Thus, EO Smith is planning to administer the SAT (instead of the SBAC) to juniors in March 2016 and the test will be free for EO Smith students. This SAT will be the new version that The College Board has been designing for almost two years now. If you've been following developments regarding this new redesigned SAT and the rationale for its new design, you know that the new SAT will actually resemble the "old" ACT in content and format. In fact, the two standardized tests will be more similar than the two have ever been before.

Because of this, juniors at EO Smith are actually well-prepared to take this new SAT, and not only because of the excellent classroom instruction they have received during the past several years. This same group of students (Class of 2017) has already completed ACT measures for ninth and tenth grades. So, in effect, juniors have been given sufficient exposure to the test format for the new SAT by virtue of having completed the aforementioned assessments. Score reports for both assessments are available on each student's Naviance Family Connections page.

The original plan put in place over two years ago included a third year of testing for this group of students that would culminate with the actual ACT. EO Smith planned to administer the ACT to all juniors on Tuesday, March 19th before the federal government issued its waiver for the SAT.

Nevertheless, a decision has been made to stick with this plan in spite of the waiver. Thus, current juniors will have a unique opportunity to take the SAT and ACT before they become seniors. And both tests will be free to students. In addition, all current sophomores (Class of 2018) will participate in the PSAT 10 (also new from The College Board) on February 22, 2016.

Making the shift from the ACT to the SAT in light of the state-mandated testing and the option to use the SAT as a substitute for the SBAC, we believe that providing an opportunity for students to gauge their readiness for the SAT one full year before they sit for the required SAT in their junior year will inform them (and their parents) of their readiness. It will also provide adequate time to address any skill deficiencies that may be identified in the PSAT 10 score reports.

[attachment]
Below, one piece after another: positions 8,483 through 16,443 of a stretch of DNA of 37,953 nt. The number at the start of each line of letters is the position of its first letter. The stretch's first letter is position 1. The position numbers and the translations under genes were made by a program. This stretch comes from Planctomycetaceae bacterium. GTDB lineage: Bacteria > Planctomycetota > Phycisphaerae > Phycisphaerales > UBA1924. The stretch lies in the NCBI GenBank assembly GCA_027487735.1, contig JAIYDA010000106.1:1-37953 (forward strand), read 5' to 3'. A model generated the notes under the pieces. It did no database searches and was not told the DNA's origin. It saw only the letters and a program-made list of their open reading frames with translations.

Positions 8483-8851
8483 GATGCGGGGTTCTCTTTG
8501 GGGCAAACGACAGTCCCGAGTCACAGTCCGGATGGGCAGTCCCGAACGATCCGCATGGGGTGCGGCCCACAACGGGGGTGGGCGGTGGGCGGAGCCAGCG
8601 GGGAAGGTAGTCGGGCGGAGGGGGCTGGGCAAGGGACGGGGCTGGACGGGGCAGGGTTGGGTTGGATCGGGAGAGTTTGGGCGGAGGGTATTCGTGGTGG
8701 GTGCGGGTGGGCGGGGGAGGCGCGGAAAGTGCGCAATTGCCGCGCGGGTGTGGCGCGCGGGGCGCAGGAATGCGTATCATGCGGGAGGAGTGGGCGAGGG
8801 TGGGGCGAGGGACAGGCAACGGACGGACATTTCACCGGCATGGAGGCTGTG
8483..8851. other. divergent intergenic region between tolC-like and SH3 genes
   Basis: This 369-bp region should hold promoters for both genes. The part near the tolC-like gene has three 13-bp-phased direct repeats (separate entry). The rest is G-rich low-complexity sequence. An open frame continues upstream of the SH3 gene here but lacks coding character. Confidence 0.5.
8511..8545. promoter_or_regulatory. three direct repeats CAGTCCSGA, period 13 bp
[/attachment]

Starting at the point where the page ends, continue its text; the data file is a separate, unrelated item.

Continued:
You should rest comfortably knowing the standardized assessments that we've chosen to administer to EOS students are well known and widely accepted measures in higher education. You should also know that EOSHS views the scores on the tests as one measure of post-secondary readiness. Combining the test scores with grades earned in appropriately challenging courses during one's high school experience will provide sufficient evidence for success in higher education.

More information about all of this will be made available in the weeks and months ahead.We believe that we have put a sensible plan in place that will best serve the needs of EOS students while also meeting the state-mandated requirement for using an external assessment to measure student progress towards postsecondary readiness. In the meantime, we encourage you to contact us if you have questions about any of this and/or need more information.


Lou DeLoreto
E.O. Smith High School


please forward all news article requests to Brendan Walsh